Hendricks gets opener nod for third straight year

April 2nd, 2022

MESA, Ariz. -- Kyle Hendricks takes pride in setting the tone and establishing an identity for the Cubs' rotation. For the past two years, manager David Ross has trusted the pitcher to do just that as the Opening Day starter.

"It's a tremendous honor," Hendricks said. "For Rossy to make that decision and have the trust in me, and to give me the ball, it was amazing the last two years."

Make that three years in a row.

On Saturday morning, Ross named Hendricks the Cubs' Opening Day starter for Thursday's game against the rival Brewers at Wrigley Field. As the rotation's longest-tenured arm, and a pitcher who has taken the mound in critical moments in the franchise's recent history, there was hardly a doubt Hendricks would get the call.

"Reliability, consistency," Ross said. "The things that make up Major League players that have played this game for a long time, Kyle has a lot of those attributes. I know he's going to be prepared. I know he's going to be ready.

"And I know he's going to handle the moment as best as he possibly can, or as anybody could."

Look no further than 2020, when Hendricks first received the Opening Day honor from Ross in the manager's first season at the helm. The pandemic-impacted 60-game season began for the Cubs on July 24 that year, following a quick ramp-up process in Summer Camp. 
It was a one-of-a-kind circumstance, but Hendricks was up for the challenge. In fact, the right-hander pieced together a three-hit shutout victory over Milwaukee, ending with nine strikeouts and no walks in a classic Hendricks performance.

This spring, pitchers have also dealt with an abbreviated schedule in the wake of the 99-day lockout. Hendricks cracked a smile at the outset of camp when asked if another Opening Day complete game might be in the works for him. 
"I don't know if I can promise that," he replied with a laugh.

What Hendricks hopes to promise is a better tone-setting outing than last year, when his Opening Day start against the Pirates lasted just three innings. It was a bit of foreshadowing for a rocky 2021 campaign for Hendricks, who had a career-high 4.77 ERA in 181 innings (32 starts).

Really, though, Hendricks' season can be divided into three acts. The righty had a rough start (6.23 ERA in his first seven outings), followed by a tremendous 16-game run (11-0 with a 2.79 ERA in 100 innings). Down the stretch, the righty labored again, posting a 7.96 ERA in his last nine turns.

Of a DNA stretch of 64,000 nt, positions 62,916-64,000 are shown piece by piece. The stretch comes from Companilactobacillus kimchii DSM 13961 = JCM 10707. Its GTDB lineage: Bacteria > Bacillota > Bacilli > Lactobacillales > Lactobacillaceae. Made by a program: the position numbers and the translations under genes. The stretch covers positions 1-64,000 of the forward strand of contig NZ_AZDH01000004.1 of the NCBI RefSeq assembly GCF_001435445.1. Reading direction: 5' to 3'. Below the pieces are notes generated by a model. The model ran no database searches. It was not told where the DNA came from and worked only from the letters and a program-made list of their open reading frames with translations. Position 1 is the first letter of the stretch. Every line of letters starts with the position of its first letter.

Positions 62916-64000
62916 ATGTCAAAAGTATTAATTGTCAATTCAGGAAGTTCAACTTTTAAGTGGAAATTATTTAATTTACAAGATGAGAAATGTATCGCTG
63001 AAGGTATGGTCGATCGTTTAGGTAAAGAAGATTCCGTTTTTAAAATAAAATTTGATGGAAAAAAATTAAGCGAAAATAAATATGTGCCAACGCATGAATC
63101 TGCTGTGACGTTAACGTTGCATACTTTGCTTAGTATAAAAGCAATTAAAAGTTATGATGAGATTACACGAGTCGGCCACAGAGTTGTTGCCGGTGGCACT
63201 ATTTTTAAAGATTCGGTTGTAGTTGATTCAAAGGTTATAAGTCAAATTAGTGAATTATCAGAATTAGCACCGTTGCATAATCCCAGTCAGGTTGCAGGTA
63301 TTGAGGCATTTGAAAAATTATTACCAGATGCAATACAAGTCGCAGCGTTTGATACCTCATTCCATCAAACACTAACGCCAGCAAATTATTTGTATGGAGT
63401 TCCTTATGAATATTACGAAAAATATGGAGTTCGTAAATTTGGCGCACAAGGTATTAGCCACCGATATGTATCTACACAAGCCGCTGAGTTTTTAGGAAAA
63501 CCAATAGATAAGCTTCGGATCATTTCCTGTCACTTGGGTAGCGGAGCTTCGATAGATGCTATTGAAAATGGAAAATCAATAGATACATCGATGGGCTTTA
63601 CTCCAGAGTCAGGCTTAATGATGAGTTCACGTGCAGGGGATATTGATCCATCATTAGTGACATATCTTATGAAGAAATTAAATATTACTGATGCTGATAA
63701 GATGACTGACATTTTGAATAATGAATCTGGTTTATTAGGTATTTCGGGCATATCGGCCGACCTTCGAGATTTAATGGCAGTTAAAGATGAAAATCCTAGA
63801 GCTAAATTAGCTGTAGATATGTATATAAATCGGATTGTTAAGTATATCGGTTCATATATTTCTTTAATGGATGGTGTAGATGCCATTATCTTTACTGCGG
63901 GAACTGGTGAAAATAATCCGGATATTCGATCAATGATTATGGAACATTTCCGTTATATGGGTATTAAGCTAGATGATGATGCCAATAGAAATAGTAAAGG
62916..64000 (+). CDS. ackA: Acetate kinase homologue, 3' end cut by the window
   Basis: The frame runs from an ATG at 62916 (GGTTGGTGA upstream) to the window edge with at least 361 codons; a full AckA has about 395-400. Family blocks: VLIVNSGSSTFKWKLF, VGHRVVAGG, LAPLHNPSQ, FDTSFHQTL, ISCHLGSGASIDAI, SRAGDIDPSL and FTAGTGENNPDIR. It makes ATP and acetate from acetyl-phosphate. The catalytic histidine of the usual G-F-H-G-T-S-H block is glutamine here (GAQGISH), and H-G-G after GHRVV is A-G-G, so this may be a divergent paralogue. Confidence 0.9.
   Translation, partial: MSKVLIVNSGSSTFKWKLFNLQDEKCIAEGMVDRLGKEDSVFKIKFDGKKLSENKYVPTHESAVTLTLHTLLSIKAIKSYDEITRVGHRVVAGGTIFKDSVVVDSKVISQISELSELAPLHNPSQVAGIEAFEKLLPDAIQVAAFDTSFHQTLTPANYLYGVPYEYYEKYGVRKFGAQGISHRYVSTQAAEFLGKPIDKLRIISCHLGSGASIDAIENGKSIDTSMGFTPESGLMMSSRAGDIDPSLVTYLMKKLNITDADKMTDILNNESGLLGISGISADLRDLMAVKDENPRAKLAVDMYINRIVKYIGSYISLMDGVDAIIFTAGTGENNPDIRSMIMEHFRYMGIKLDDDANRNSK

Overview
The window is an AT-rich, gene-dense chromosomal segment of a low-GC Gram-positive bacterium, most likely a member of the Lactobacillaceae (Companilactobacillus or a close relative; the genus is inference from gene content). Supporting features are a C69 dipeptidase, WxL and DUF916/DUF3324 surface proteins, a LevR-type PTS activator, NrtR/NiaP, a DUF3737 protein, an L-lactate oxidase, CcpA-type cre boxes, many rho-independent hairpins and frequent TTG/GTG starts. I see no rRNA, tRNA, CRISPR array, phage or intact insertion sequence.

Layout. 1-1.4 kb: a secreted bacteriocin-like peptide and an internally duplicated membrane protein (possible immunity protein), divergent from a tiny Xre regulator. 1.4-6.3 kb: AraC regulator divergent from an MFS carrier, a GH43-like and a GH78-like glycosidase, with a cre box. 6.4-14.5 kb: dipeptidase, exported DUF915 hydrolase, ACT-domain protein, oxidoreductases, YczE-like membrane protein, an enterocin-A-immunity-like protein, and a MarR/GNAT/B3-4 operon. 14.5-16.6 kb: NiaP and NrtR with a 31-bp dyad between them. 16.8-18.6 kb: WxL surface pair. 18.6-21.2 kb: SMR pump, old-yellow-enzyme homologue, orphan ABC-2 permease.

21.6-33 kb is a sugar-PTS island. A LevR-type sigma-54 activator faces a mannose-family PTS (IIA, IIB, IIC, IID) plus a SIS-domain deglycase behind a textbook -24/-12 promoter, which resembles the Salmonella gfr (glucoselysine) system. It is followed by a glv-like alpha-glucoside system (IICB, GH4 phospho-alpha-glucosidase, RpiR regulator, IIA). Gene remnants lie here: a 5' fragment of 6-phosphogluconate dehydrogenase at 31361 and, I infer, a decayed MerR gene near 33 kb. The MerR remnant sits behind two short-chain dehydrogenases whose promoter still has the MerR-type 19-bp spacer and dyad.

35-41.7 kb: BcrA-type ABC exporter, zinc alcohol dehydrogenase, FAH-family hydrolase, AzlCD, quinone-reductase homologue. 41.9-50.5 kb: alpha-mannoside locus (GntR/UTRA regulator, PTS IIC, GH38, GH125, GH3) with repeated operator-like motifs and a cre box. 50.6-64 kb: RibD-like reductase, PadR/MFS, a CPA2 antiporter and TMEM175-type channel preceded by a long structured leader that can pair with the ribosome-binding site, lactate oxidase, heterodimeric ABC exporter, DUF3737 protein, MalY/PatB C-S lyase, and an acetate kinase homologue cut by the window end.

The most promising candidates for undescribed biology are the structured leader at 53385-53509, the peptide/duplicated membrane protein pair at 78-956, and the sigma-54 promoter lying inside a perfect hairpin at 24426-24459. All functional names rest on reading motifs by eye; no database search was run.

This spring, Hendricks has focused on getting back to establishing his fastball low and away, which was a problem throughout 2021. That played a role in his homer-to-flyball ratio climbing to a career-worst 15.6 percent last season. Hendricks allowed the most homers (31) of his career and saw his Fielding Independent Pitching soar to 4.89.

Ross waited until the day following Hendricks' last Cactus League start of the spring to announce him as the Opening Day starter. Even so, righty Marcus Stroman -- signed to a three-year, $71 million deal over the offseason -- was the only other strong candidate. 
Stroman was not having any of that talk. He declared it Hendricks' assignment early in the spring. 
"Hendricks is the man. Hendricks is the guy," Stroman said. "I truly believe Hendricks should [start] Opening Day, just because of his career, how unbelievable he's been in the playoffs. His resume speaks for itself.  
"He's the guy who should be handed the ball each and every Opening Day as long as he's here."

Over eight seasons with the Cubs, Hendricks has pieced together an 83-55 ledger to go with a 3.36 ERA. He won the MLB ERA title (2.13) in 2016 and took the hill in Game 7 of the World Series that fall. The righty has a 3.12 ERA in 12 postseason games.

Hendricks will become the first Cubs right-hander to start three consecutive Opening Day games since Carlos Zambrano had six straight nods from 2005-10.

Hendricks came up as a rookie in 2014 when the Cubs were on the cusp of one of its greatest runs in club history. He grew into a trustworthy arm during multiple trips to the playoffs and World Series glory. Now, as the team enters a transition phase, he is the unquestioned leader of the staff. 
"The first one meant a lot to me, just from the guys that came before me and what I learned from them," Hendricks said. "Now, moving forward, it's just kind of falling into that rhythm and that timing, and not thinking too much of it. Keep it simple for me. It's just like any other game."